The commentary described how they did it- the shot had to be acheived by mounting the car on a track. If you simply used a steadycam either the car door or houses would shake (one or the other) in the final shot.


Kevin
 

DaddyfromNaboo

Master Member
RPF PREMIUM MEMBER
Re: Movie Magic, why rock your camera?

Blip, you used the absolutely correct term the "grammar of film". If someone does not master basic grammar skills, will lose the attention of his/her audience at some point.

A movie loses me as audience when I get pulled out of it. Shaky cam in EP2 AOTC totally did that when GL showed the Clone Attack on Geonosis like it was filmed by a war reporter. Totally not fitting in with the rest of the movie.

Shaky cam today IMO is totally overused, especially on TV. Over here in Germany it´s a real disease, there is almost no drama that does not make use of it.

For me it began with BSG, but I got used to it, and sometimes it was even adding to the story.

But let´s be honest, a SciFi story is fictional material, no need to make it look like it´s a documentary.

Now that I think about it, to me it sometimes feels like they are breaking through the fourth wall by inducing way too much documentary and hence reality in certain series.
 

DarkHelmet

Master Member
RPF PREMIUM MEMBER
Re: Movie Magic, why rock your camera?

I caught an episode of Friday Night Lights last night and had to turn the channel because of the constant little zooms in and out. It was ridiculous and anyone who thinks it's cutting edge or adds drama should not be making movies or tv shows.
 

bwayne64

Sr Member
Re: Movie Magic, why rock your camera?

A movie loses me as audience when I get pulled out of it. Shaky cam in EP2 AOTC totally did that when GL showed the Clone Attack on Geonosis like it was filmed by a war reporter. Totally not fitting in with the rest of the movie.

Shaky cam today IMO is totally overused, especially on TV. Over here in Germany it´s a real disease, there is almost no drama that does not make use of it.

For me it began with BSG, but I got used to it, and sometimes it was even adding to the story.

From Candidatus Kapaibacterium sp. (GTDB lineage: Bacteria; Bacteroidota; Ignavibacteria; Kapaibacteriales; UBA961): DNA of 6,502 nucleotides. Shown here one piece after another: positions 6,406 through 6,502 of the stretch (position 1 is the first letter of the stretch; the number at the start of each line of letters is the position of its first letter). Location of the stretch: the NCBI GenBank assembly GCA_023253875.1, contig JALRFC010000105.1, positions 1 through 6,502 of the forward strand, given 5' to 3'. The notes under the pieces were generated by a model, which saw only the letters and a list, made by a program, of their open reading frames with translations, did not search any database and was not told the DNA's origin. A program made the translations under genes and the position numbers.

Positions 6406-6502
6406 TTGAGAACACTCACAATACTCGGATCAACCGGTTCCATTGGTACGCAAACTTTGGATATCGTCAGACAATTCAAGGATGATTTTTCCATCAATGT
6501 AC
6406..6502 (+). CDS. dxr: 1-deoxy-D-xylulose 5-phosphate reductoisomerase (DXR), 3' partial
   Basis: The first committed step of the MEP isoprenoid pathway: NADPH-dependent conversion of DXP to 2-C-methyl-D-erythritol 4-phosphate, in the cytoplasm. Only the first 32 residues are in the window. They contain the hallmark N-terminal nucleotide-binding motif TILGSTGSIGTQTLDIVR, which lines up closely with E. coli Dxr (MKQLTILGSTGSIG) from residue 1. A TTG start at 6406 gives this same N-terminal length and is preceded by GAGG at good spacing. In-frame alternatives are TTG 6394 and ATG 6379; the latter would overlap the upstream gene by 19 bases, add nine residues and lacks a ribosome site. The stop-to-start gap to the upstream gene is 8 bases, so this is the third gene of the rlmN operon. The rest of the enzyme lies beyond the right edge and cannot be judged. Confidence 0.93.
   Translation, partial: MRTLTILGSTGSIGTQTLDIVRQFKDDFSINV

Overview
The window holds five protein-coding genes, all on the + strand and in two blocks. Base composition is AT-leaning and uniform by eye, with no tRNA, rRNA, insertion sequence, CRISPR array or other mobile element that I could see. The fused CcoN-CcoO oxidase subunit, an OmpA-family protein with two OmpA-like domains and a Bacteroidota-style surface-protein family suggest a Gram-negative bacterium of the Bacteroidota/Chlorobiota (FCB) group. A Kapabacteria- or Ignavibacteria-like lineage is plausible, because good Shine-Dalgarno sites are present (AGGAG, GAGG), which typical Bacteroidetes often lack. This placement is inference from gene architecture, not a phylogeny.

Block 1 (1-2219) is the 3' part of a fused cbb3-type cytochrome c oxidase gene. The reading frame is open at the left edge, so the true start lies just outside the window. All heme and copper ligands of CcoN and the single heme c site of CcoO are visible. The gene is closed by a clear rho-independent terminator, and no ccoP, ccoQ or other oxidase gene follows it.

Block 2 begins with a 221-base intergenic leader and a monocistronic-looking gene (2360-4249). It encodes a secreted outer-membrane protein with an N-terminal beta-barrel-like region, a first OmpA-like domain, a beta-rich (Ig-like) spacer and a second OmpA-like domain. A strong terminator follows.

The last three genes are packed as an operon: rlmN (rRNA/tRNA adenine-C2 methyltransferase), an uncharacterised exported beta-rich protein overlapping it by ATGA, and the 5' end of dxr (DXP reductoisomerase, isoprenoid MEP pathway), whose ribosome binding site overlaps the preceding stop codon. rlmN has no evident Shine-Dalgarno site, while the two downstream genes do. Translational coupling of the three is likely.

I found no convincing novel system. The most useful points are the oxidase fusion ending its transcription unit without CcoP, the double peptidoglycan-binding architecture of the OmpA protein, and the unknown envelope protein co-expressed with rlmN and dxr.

But let´s be honest, a SciFi story is fictional material, no need to make it look like it´s a documentary.

Now that I think about it, to me it sometimes feels like they are breaking through the fourth wall by inducing way too much documentary and hence reality in certain series.


I am totally with you there. I also hate this new obsession with color correction, and trying to bring the audience into fight scenes. I remember the good ole days when you could actually enjoy a good movie fight. If I want to be in an actual fight, I'll go slug the projectionist after the credits, ;)
 

blip

Sr Member
Re: Movie Magic, why rock your camera?

6204-dutch-canted.jpg


I was talking to a friend about this topic and he mentioned the 60’s Batman TV series.
One of their main tricks was to tilt the camera a few degrees. I didn't know it, but it's even got a name.
Dutch Angle: Shots taken from a canted camera angle, often from a low position. Usually used to help create a jarring, "off centre" feel. Originated in 1930s German cinema, causing it to become known as the "Deutsch angle"; this was then corrupted to "Dutch angle", its most common name. Also known as Canted Camera. (Information from tvtropes.org.)
 

SSgt Burton

Sr Member
Re: Movie Magic, why rock your camera?

I was talking to a friend about this topic and he mentioned the 60’s Batman TV series. One of their main tricks was to tilt the camera a few degrees.

And that "angled" shot in Batman only occurred during scenes with the badguys present.

Why?

Because they were "crooked". ;)


Kevin
 

SSgt Burton

Sr Member
Re: Movie Magic, why rock your camera?

Are you suggesting that picture falls into the "angled shot for the crooks only" category? Because it certainly doesn't.

That isn't a typical Batman "camera angle off kilter" shot- it is the simpilest of camera trick effects- making it appear that someone is climbing a wall by adjusting the camera. The fact that the lens had been turned 90 degrees is hidden by the background also adjusted 90 degrees to give the impression everything is right side up.

Not the same thing as having the camera angle obviously skewed on purpose in which the viewing audience can clearly see it is "off".


Kevin
 

blip

Sr Member
Re: Movie Magic, why rock your camera?

My fault, it was a natural connection to make considering the previous flow. I figured I would throw it in there because it was another creative use of camera to get a specific result.

I read that the Riddler actor even got his traditional "tilted" shot when he appeared on Star Trek. Also that Spock got a few when he appeard before the Vulcan High Council and that even a few tilted shots appeard in Amock Time.